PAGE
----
Ross Brawn was a huge part of Ferrari's success story, helping craft the strategy for Michael Schumacher to win several titles and mark his place in the history books. Pat Symonds has also become a legend in the sport thanks to his strategic genius for Renault during their championship successes. The role is one that can have a significant media profile, particularly as F1 becomes more and more reliant on strategy and decision making to affect the outcome of any race. We want to hear from the people gathering the data on the pit wall and forming new strategies depending on what happens. How do they make their decisions and what kind of feedback do they get for each one?

Personal training

Part of the mystery here could be solved by knowing exactly what is asked of a strategist when they are hired. For each team, it could be a different matter - some may have plenty of employees willing to talk to the media, and don't need to rely on another people-savvy candidate. Others may not have much of a presence in the media anyway, and therefore are looking to break through with someone who has stacks of charisma and a charm that the cameras can't ignore. The job role might be to focus solely on what's happening out on track, or it might be to open up the team to a wider audience and bring more fans into the fold.

It very much depends on the organisation, their outlook and approach to racing

It very much depends on the organisation, their outlook and approach to racing, as well as how much they are willing to spend on media training. You can tell that most of the team principals have had some lessons in getting the best out of any television time, making sure they get their point across whilst trying to limit the opportunities for putting their foot in it. Other members of the squad may also get access to such training, but you could understand that media improvement courses wouldn't extend all the way down to the mechanics in the garage and engineers back at the factory - much of their broadcast exposure is limited to blink-and-you-miss-them pit stops, as well as slo-mo clapping/cheering/booing in the garage.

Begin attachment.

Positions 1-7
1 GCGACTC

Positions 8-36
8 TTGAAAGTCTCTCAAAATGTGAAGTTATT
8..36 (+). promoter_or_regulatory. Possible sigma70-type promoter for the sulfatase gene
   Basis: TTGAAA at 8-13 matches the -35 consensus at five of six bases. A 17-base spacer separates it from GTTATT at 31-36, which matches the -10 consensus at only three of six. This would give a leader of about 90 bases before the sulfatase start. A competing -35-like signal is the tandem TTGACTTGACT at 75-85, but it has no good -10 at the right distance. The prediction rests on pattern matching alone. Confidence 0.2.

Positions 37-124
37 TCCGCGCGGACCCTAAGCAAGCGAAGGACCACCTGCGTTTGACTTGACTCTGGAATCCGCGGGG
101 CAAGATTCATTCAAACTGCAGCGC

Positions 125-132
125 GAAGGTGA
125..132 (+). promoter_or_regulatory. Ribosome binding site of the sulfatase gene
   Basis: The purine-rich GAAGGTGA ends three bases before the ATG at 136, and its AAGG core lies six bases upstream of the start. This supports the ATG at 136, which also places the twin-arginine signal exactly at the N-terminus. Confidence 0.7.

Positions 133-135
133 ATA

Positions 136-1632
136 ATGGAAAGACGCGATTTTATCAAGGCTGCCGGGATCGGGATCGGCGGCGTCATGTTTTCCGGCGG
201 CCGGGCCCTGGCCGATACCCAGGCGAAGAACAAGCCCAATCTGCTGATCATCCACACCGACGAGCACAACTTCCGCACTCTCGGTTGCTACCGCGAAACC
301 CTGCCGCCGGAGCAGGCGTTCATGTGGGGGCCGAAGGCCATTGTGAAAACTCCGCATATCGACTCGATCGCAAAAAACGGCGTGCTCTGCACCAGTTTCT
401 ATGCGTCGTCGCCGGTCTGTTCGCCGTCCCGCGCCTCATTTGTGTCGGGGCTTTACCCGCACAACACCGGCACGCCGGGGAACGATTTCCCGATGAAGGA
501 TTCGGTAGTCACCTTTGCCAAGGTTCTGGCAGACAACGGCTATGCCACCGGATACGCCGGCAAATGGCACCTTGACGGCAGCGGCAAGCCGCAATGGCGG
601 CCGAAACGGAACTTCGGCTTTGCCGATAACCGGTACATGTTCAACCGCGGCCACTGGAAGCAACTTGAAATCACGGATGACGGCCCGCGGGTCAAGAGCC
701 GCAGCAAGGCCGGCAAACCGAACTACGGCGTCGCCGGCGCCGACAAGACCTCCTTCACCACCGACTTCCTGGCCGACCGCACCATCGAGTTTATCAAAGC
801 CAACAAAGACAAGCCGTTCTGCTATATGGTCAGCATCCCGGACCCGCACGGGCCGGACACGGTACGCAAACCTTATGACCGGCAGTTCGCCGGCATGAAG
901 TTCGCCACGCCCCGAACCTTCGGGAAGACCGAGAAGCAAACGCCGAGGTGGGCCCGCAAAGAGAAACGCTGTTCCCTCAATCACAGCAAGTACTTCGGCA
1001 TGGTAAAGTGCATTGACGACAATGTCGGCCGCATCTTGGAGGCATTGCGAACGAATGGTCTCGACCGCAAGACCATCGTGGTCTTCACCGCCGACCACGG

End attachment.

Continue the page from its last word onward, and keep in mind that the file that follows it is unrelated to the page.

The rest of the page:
You don't really want things to evolve into a situation where people can only get into Formula One if they have enough media skills and the right personality to project to the fans. The sport is hard enough to break into as it is without adding another level of requirement. Why should someone need to be able to talk eloquently on a live broadcast to millions of people when what they are really tasked with doing is picking the right tyre at the right time to bring home maximum points?

Personnel choice

In the end, it's going to be that a mixture of personalities make for the best team, the best pit lane and the best sport. Some are happy to appear on any and every TV broadcast and talk at length about their own interests. Others may toe the corporate line wherever possible, completing the necessary routines and just hoping not to make a fool out of themselves. And there will be many more in the background, keeping the sport running, doing their job and shying away from the fame that can descend at any moment.

There will be many more in the background, keeping the sport running, doing their job and shying away from the fame

For Ruth, it may be that it's the latter role she's looking for. It could also be that she was just having a bad day, or that she didn't want to admit that in reality Haas were incredibly lucky with the red flag strategy on this occasion.

It could be any number of things that meant she didn't want to talk to Ted, and it's not my place to judge. But I do hope that we get to hear from her at some point. She is an inspiration to anyone wanting to get onto the pit wall in their own right and she did a fantastic job in Australia. She didn't want to speak to Ted this time, but maybe next time we'll get to hear more.